Weekend Reflections for 12/23/16


“The shepherds said to one another, ‘Let us go, then, to Bethlehem to see this thing that has taken place, which the Lord has made known to us.’ So they went in haste and found Mary and Joseph and the infant lying in the manger.” (Lk 2:15-16)

In the Spiritual Exercises St. Ignatius has us contemplate the mystery of Christmas. He invites us to imagine pregnant Mary and Joseph making the trip on foot to Bethlehem, to see the road and the hills, to feel their fatigue, their hunger and thirst, Joseph’s worry for Mary. Then imagine the stable, what it looked like, the smells and the cold. Picture the scene the shepherds saw when they arrived. See yourself comforting Joseph and Mary and maybe even holding the infant Jesus.

Listen to what they are saying to each other and to you, consider what they are doing. They are fulfilling God’s plan for each and all of us, cooperating in the beginning of the human life of the Christ who has come to save us. Go deeply into your heart where Jesus Christ lives and consider what you want to say to Him in light of all He has done for you.

On behalf of all of us here at White House I assure you of our prayers for you and your loved ones. May the Prince of Peace bless you all.

Fr. Ralph Huse, S.J.

Weekend Reflections for 12/16/16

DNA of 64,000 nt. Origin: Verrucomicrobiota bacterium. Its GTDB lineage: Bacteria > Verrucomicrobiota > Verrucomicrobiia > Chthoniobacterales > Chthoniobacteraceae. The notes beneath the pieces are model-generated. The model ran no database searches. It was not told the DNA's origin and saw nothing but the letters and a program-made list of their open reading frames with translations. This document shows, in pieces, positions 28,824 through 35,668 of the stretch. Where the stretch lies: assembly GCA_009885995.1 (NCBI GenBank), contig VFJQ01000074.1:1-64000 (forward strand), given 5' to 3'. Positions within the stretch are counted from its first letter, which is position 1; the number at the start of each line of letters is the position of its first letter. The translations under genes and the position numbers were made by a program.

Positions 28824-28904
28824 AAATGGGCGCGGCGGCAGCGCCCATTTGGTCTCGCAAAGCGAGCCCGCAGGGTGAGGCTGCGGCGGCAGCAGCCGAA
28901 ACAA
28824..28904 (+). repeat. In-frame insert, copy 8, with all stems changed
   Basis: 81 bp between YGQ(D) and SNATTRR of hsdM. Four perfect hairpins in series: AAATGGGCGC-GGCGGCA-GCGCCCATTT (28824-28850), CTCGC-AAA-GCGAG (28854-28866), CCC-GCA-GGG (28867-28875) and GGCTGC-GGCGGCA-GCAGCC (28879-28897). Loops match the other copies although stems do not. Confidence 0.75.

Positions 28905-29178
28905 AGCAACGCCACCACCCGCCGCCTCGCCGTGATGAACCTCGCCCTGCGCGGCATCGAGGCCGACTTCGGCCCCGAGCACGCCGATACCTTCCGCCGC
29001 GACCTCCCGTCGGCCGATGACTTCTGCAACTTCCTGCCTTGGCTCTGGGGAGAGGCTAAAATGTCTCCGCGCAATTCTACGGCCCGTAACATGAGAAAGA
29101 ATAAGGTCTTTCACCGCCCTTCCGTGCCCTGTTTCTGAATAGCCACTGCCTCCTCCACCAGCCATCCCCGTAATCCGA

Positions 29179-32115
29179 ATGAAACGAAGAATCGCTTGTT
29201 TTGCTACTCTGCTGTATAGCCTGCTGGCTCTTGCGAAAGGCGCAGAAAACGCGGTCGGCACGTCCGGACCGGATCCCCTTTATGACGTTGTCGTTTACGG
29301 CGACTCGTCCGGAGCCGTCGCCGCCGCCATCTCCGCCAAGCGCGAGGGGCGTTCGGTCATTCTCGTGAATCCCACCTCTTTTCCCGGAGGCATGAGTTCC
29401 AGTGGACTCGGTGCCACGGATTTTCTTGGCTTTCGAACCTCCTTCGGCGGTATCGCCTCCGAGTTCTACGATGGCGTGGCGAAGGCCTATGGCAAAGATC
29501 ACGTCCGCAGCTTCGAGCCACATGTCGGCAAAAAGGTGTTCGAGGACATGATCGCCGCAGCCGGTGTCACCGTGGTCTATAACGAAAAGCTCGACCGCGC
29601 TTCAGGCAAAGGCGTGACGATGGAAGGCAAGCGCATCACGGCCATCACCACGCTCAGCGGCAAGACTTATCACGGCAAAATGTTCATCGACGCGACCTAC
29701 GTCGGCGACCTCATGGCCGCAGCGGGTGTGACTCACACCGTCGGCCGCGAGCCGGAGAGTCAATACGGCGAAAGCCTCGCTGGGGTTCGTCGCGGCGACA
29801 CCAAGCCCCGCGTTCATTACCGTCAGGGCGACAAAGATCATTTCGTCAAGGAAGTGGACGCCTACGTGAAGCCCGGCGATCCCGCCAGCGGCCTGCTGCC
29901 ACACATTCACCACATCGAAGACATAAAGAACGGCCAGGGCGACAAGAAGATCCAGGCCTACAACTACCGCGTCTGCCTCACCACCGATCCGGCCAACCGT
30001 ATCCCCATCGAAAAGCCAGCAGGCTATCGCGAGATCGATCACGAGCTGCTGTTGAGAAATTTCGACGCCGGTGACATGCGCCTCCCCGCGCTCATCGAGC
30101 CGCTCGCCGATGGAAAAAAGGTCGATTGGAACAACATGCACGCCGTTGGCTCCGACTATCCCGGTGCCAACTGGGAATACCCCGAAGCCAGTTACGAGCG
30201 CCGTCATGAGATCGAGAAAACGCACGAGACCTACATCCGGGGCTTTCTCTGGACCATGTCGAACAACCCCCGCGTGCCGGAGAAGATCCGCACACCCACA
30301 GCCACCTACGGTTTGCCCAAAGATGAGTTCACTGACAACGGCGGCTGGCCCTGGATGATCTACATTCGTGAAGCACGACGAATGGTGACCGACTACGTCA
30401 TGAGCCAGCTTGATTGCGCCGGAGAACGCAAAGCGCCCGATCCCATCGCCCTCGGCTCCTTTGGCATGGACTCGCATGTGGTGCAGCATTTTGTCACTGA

Emmanuel - God is with Us

"All this took place to fulfill what the Lord had said through the prophet:

'Behold, the virgin shall be with child and bear a son, and they shall name him Emmanuel,' which means 'God is with us.'" (Mt 1:22-23)

Throughout the Old Testament God promises that He will visit His people and once again walk with them as He did with Adam and Eve in the garden in loving intimacy and union. As we prepare for Christmas, we remember His promise and invite Him to come again. Jesus entered our world as a new-born infant. He breathed our air and walked our earth. He experienced our humanity in every way except sin, knew happiness and sadness, success and failure. He grew up in a family and learned to belong and how to share a home and a table with his loved ones.

In his life, death and resurrection Jesus revealed our God to be Forgiving-Love. Before he returned to his Father he promised that he would always be with us every moment of our lives and wherever we are. We are never truly alone. Emmanuel is constantly looking at us with infinite compassion and love and always wants more for us than we can imagine. As Christmas draws closer, let us ask for the grace to be more aware of His presence and His loving gaze.

Fr. Ralph Huse, S.J.



Weekend Reflections for 10/28/16

Allowing God to Surprise Us 

In the story of Zacchaeus and Jesus in this Sunday's Gospel we have in a way an example of how "curiosity did not kill the cat," but rather saved it. Zacchaeus, a despised local tax collector of Jericho, had obviously heard a lot about Jesus, his marvelous deeds of healing, his preaching and his manner of dealing with every kind of person, regardless of their status or what their reputation might be. It seems that all Zacchaeus wanted to do was to see this person. Given the large crowd that assembled on the streets Jesus was traveling, he did the only thing he could do to accomplish this. So, he climbed up a Sycamore tree.